Reviewing these old blog posts is a fun reminder of how much my teaching methods have changed over the years.  The traffic pattern is a great example.  In the post below my instructor takes me out to a practice field and sets up a mock traffic pattern using a barn and some traffic cones as a target.

Several hundred hours into my teaching career, I decided that introduction to the traffic pattern was much more productive at a quiet local airport than an off airport field.  I’ve integrated that into my scenario based training syllabus.

Picture of Airport Traffic Pattern

Using a quiet airport forces the pilot in training to adapt to the real traffic pattern.  He/She has to deal with other aircraft, radios, and visual cues that mirror the home airport environment.  It also allows for lots of opportunity for hover practice using the safest method I’ve found.  We’ll talk about my preferred method for hover lessons in an upcoming blog post.

The Target

Today we flew to the off airport practice area. I did much better at holding my airspeed and altitude on the way over. It was my introduction to the traffic pattern and first day reviewing takeoffs and approaches. There’s a barn next to the practice field that we use and some orange cones lined up parallel to the barn. We use this as a our target.

Anyway, using our target (barn and orange cones) to simulate the runway numbers, we have a standard airfield traffic pattern. My instructor introduced me to the pattern and started showing me when to make my turns from the downwind leg in to the base and on to final. Then we would descend into a hover directly in front of the barn (on top of the numbers).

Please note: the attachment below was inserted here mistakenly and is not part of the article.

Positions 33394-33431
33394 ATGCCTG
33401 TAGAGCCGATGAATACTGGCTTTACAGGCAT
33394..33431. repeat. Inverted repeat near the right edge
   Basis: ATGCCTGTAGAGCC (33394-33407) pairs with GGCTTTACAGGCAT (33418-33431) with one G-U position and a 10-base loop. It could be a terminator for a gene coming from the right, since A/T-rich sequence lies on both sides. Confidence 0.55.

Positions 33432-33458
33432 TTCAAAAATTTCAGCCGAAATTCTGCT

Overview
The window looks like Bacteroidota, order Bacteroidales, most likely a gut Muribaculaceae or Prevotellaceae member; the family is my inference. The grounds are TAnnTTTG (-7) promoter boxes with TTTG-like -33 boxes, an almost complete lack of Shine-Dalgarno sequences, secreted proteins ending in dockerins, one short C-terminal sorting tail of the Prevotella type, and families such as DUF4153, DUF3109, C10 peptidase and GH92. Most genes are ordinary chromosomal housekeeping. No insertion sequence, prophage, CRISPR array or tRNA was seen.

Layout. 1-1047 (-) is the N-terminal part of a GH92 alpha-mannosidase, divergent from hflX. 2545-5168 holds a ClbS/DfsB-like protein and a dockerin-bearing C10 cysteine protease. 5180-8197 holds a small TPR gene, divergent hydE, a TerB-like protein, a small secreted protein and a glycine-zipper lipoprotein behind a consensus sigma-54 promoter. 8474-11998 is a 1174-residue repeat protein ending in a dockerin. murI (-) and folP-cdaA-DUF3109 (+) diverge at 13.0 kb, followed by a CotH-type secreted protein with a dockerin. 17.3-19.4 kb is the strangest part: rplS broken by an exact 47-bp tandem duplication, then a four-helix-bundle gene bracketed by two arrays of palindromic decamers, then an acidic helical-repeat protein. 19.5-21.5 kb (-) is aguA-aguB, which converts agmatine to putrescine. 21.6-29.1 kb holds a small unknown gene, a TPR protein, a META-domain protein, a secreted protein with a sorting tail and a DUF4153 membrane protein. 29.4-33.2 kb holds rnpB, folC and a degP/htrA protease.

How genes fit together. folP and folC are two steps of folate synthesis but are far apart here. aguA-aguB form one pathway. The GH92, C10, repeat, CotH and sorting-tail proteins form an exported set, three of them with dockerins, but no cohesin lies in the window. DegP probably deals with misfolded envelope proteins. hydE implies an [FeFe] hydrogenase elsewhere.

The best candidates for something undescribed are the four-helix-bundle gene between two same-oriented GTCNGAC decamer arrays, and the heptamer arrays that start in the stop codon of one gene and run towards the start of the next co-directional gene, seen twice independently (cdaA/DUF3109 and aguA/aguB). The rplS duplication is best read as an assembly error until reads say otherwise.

Take Off

I also practiced some takeoffs myself (well, mostly myself). From a hover, I push forward cyclic to gain speed. When the helicopter reaches ~45 knots, I pull back slightly on the cyclic and the helicopter begins to climb and continues to accelerate. Then, it’s forward cyclic up to ~65 knots and another go around in the traffic pattern for a landing in front of the barn. Rinse and repeat.

I had some trouble with my takeoffs. I did fine getting us up to 45 knots and then pulling back slightly on the cyclic. The problem is, I’d push forward too far without pulling up on the collective. Next thing I know, I’m looking down at the ground and airspeed is low. Then, I’d panic and over correct with aft cyclic and pitch the nose up. It was like a day at Magic Mountain. I’ll focus on that during the next lesson.

Hovering is getting MUCH better. I’m making very small corrections. My instructor says that with a couple more lessons I should be hovering and he expects I’ll be able to solo at 20 hours.

Total Hours To Date: 4.3
Total Training Cost To Date: $1,612.50
Total Books, Supplies, and Tuition To Date: $2,109.48

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